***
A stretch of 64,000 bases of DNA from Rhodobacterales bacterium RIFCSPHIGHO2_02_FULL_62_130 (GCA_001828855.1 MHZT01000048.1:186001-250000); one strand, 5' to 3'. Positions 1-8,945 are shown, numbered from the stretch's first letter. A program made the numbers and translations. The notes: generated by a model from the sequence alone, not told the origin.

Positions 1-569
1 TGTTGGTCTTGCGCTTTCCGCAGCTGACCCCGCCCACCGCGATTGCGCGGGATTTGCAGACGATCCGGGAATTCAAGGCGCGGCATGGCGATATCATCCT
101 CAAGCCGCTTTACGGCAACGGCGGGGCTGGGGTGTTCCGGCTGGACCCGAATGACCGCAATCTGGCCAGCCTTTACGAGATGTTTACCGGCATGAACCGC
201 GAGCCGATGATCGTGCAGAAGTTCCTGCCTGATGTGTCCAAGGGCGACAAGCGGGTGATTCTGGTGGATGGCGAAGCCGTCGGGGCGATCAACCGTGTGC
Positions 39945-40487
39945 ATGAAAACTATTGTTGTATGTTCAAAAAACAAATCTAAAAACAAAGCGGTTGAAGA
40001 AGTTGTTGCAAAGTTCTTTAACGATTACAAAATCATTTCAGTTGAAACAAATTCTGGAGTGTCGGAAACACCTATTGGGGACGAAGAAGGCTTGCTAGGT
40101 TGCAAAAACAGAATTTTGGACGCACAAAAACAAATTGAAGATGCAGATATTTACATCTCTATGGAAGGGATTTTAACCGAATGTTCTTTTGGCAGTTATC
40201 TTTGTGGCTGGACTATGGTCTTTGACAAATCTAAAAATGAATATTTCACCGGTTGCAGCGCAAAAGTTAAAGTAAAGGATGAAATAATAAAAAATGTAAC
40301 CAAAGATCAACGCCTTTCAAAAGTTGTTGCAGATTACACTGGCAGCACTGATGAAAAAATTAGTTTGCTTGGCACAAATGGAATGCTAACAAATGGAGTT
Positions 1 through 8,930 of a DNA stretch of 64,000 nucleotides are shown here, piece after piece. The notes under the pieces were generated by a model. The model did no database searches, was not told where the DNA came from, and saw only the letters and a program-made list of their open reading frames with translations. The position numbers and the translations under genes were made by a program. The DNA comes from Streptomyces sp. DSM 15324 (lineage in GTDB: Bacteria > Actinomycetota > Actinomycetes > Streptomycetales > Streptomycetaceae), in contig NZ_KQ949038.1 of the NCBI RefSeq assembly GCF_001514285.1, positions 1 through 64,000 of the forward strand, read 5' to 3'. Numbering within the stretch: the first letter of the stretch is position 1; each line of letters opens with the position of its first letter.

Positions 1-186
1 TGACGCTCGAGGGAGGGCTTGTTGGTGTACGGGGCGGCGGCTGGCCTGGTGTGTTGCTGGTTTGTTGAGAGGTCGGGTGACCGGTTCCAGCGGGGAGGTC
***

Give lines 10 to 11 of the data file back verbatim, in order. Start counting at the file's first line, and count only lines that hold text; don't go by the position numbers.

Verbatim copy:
40201 TTTGTGGCTGGACTATGGTCTTTGACAAATCTAAAAATGAATATTTCACCGGTTGCAGCGCAAAAGTTAAAGTAAAGGATGAAATAATAAAAAATGTAAC
40301 CAAAGATCAACGCCTTTCAAAAGTTGTTGCAGATTACACTGGCAGCACTGATGAAAAAATTAGTTTGCTTGGCACAAATGGAATGCTAACAAATGGAGTT